As Florida's insurer of last resort, Citizens Property Insurance Corp. has dual responsibilities -- to provide coverage to those who cannot find it in the private market and to prudently manage our business to reduce the risk of assessments for all Floridians.
The challenge of paying claims fairly while acting as prudent stewards of the funds entrusted to us is one we embrace every day.
Recent articles have contained harsh words from critics who contend Citizens is not meeting this challenge. They complain litigation costs are too high and demand that Citizens pay claimants whatever they want, regardless of whether a claim has merit.
This contention is either willfully misguided or intentionally aimed at undermining Citizens' ability to act as a responsible public entity.
My 44 years in the insurance business tells me this: to indiscriminately pay claims would be a fiscally irresponsible course that would subject our policyholders to substantial rates increases and the people of this state to ever higher assessments.
While most claimants are hardworking individuals seeking to repair their homes and businesses, it is an unfortunate fact that too many seek to exploit the system by inflating damages on legitimate losses, avoiding repairs or fabricating claims.
In Florida, a cottage industry of adjusters, trial lawyers and contractors has grown up to support and even solicit such activity. This is especially true for sinkholes.
Prior to 2012, Citizens and many other insurance companies paid sinkhole claims by writing checks. Repairs often went unmade as claimants used the money to pay off credit cards, make major purchases or even take family vacations. The result was that homeowners remained at risk, property values plummeted, neighborhoods suffered and future buyers couldn't get insurance because homes had unrepaired sinkhole damage.
In response to this crisis, the Legislature required that insurers pay only for approved, completed repairs. No more blank checks.
Those with an interest in protecting property values and keeping homes and neighborhoods safe applauded the change.
Others, who had profited off the checks written to sinkhole claimants, responded with litigation. The best way to guard against insurance fraud and abuse is to make it crystal clear that we will go to the mat on inflated or meritless claims.
Citizens therefore established a coordinating counsel program to identify and quickly repair homes with legitimate claims while taking meritless or fraudulent claims to court. That decision ruffled the feathers of those with much to lose if we succeed. Coordinating counsel has already started us on the path to repairing homes. Of approximately 2,000 open sinkhole lawsuits, approximately 1,300 are disputes over repair methods.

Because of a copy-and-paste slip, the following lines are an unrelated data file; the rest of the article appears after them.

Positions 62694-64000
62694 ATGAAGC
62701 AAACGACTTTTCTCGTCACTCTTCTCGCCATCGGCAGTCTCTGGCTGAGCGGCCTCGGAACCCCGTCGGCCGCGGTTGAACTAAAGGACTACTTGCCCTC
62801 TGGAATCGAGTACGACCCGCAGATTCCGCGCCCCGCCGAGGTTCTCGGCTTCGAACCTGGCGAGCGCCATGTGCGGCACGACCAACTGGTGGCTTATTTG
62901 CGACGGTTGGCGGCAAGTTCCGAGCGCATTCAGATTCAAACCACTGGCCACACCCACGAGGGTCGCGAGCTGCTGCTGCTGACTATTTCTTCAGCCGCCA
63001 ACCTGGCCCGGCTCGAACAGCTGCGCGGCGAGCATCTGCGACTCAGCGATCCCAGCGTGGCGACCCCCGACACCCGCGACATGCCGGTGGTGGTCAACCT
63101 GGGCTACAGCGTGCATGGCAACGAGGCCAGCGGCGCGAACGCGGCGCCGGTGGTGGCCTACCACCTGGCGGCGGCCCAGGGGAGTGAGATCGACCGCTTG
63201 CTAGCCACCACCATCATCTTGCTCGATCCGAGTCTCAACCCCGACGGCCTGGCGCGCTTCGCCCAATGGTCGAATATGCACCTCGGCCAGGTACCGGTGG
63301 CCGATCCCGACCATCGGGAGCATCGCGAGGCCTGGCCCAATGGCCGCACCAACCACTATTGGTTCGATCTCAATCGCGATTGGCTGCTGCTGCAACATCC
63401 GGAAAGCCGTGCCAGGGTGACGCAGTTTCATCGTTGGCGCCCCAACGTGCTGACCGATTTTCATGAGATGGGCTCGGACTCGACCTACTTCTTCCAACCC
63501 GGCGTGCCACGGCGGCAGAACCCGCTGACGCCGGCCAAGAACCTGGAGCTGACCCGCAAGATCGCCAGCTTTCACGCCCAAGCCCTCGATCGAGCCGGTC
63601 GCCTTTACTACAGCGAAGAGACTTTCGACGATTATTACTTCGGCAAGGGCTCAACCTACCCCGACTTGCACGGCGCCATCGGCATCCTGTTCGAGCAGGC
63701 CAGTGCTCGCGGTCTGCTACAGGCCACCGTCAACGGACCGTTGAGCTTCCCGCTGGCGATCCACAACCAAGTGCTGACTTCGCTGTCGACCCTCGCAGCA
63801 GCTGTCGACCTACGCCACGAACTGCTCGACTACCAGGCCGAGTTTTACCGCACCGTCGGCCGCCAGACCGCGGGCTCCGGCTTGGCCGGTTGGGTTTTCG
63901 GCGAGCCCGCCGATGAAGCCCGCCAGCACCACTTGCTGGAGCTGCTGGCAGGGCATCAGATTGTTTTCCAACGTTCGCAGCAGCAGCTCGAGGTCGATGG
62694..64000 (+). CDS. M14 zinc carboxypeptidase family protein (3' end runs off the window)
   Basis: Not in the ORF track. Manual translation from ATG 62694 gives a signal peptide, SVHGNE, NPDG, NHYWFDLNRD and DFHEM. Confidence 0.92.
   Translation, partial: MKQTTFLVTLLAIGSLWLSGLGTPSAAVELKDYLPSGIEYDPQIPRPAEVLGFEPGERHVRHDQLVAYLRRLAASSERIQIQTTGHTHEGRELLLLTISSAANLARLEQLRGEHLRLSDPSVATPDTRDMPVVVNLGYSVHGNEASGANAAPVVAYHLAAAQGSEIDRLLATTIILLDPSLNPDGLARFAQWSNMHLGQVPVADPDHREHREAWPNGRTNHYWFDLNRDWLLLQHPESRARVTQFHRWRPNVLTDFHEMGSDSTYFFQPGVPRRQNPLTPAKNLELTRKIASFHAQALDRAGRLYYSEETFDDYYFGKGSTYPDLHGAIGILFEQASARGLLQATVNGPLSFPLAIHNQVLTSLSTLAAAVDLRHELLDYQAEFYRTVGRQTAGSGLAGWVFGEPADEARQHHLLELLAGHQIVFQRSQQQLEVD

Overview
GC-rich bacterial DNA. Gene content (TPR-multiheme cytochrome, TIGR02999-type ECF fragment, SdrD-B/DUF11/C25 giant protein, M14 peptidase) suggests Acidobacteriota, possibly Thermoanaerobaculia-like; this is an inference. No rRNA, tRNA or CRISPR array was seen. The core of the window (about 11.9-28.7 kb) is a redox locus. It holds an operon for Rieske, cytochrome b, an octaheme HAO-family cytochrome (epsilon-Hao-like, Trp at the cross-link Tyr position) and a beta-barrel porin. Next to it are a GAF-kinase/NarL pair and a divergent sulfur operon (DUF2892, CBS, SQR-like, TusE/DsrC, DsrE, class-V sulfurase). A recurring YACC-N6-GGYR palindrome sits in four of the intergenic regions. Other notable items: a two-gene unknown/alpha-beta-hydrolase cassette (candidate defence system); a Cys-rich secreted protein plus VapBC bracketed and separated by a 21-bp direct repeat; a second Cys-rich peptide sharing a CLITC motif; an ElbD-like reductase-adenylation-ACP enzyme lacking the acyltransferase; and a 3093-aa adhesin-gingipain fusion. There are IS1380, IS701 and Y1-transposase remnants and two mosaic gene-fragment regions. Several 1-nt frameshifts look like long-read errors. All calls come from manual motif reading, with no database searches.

Last year, Citizens offered a settlement directly to over 800 claimants and in February reached an agreement with counsel for 300 claimants to repair their sinkhole damage. Under the settlements, stabilization repairs will be made according to the recommendations of a qualified engineer, and, if disputes arise, Citizens will abide by the rulings of a neutral evaluator.
Homeowners will choose their contractor from a list of qualified companies, which Citizens will pay directly. Following sinkhole repairs, Citizens will pay homeowners directly for any related cosmetic repairs.
Everybody wins. Homeowners get their homes fixed by competent contractors; their attorneys get paid, and Citizens saves approximately $30 million in legal and repair costs. Interpreting this as anything but positive defies logic.
Such success has encouraged us to expand the coordinating counsel program to include all litigated claims.
We are particularly concerned about water-loss claims, which have risen dramatically. This disturbing trend is concentrated in Broward and Miami-Dade, which account for 33 percent of Citizens policies but 87 percent of our litigated nonsinkhole claims.
The severity of this problem was underscored by the February arrests of a 22-person insurance fraud ring operating in Miami-Dade.
Despite increased costs upfront, I am convinced that developing a consistent and effective legal strategy that streamlines litigation and achieves faster resolution for policyholders with legitimate claims is the right thing to do, both from a business standpoint and as a service to our customers.
Because Citizens is a not-for-profit organization, the long-term savings we realize will directly help mitigate the need for future rate increases and decrease the risk of assessments for all Floridians.
Barry Gilway, is the president and CEO of Citizens Property Insurance Corp.